Spinal Decompression is an operation carried out to make more space for nerves that go down your legs. The reasons for this surgery are due to the fact that during the ageing process your disc will collapse narrowing the spaces available for the nerves. The nerves are living tissue and require a good blood supply, supplying nutrients and oxygen. During the process of narrowing, the space available for these nerves and their blood supply becomes smaller. This is the process creating symptoms of pain on walking. This pain is often relieved by adopting a sitting or bending forward posture as this increases the available space for nerves thus allowing a better blood supply and decreasing the direct pressure on them. Spinal decompression is an operation to remove as much bone, disc and ligament as necessary to increase the available space for nerves and thus decrease the effects of compression.
These days it is unusual to carry out a laminectomy as most surgery can be performed without a great deal of bone removal. This means that the procedure is much less destructive reducing both potential blood loss and hospital stay.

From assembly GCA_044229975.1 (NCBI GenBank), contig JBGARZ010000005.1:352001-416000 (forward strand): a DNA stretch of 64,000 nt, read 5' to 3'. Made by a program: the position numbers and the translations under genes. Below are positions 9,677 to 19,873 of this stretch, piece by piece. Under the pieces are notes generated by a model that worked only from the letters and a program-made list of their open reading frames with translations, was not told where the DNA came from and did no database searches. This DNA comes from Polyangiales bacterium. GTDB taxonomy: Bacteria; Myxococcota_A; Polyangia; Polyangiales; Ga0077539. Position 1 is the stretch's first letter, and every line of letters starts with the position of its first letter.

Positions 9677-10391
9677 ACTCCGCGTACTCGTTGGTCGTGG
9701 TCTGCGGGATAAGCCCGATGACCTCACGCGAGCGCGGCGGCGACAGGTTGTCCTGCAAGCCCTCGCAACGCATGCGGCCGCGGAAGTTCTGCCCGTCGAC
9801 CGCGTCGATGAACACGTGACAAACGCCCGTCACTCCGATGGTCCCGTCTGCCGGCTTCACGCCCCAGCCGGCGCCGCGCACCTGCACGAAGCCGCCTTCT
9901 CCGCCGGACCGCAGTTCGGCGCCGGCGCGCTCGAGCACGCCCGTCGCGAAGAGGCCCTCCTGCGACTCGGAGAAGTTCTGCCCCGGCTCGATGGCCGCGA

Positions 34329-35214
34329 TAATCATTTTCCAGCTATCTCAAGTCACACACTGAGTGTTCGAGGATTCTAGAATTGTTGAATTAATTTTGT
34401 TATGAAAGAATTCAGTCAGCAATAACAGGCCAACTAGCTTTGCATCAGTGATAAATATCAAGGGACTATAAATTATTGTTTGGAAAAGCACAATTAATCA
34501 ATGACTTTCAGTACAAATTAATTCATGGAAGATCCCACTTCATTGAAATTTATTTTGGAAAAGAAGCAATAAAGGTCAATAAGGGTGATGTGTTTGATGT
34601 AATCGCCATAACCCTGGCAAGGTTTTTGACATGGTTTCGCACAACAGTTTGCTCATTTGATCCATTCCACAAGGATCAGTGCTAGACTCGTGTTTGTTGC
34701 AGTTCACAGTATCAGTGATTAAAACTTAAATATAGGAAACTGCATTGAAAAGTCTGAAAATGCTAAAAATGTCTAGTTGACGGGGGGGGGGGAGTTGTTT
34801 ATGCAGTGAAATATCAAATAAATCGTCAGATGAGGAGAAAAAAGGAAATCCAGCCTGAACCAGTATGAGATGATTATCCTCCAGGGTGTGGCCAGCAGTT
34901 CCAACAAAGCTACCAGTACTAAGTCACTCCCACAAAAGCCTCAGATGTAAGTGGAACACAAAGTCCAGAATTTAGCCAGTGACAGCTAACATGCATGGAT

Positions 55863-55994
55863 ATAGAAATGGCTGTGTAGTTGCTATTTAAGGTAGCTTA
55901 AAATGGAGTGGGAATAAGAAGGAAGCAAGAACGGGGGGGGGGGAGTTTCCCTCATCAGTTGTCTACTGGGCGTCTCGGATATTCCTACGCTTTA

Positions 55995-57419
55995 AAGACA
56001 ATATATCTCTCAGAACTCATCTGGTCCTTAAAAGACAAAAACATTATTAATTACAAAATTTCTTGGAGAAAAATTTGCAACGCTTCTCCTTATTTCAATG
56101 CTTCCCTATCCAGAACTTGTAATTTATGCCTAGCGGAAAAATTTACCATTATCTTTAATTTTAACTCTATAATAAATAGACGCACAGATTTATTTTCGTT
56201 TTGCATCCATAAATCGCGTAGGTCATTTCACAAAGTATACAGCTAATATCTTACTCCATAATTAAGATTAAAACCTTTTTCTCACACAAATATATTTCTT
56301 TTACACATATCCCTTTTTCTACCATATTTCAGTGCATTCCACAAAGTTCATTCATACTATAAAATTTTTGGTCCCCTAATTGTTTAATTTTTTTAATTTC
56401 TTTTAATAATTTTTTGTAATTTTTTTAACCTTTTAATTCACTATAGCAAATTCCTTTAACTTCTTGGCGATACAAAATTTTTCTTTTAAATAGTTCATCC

Occasionally with patients whose spines are very stiff it is not possible to manoeuvre between the lamina and therefore some bone removal is required.
Spinal Decompressions are also occasionally combined with a stabilisation procedure such as a Wallis ligament implant. This is for two reasons
- To try and prevent further collapse as the spine ages leading to more nerve compression
- To stabilise the spine and relieve back pain as an accompanying symptom to nerve compression.
The risks and complications of such surgery are the anaesthetic itself. There is a risk of nerve injury during this surgery although this is usually rare. There is a risk of tearing the envelope around the nerves leading to leakage of cerebo spinal fluid. If this tear is big enough it is repaired at the time but there is a possibility that a headache will ensue which is treated by bed rest. There is a small risk of haematoma formation around the nerves which if it causes undue pressure, may require evacuation surgically. More usual risks would be those of infection or deep vein thrombosis which will be guarded against by the use of antibiotics and the use of TED stockings.
Surgery takes anywhere between one and two hours to perform and the hospitalisation period is about seven days. It will take about six weeks to get over the general wound ache following the operation. The rate of recover of nerves is unpredictable as previously noted, but there is evidence that nerves can recover for up to 18 months following surgery. It should also be noted that immediately after surgery nerve function can temporarily deteriorate due to local swelling.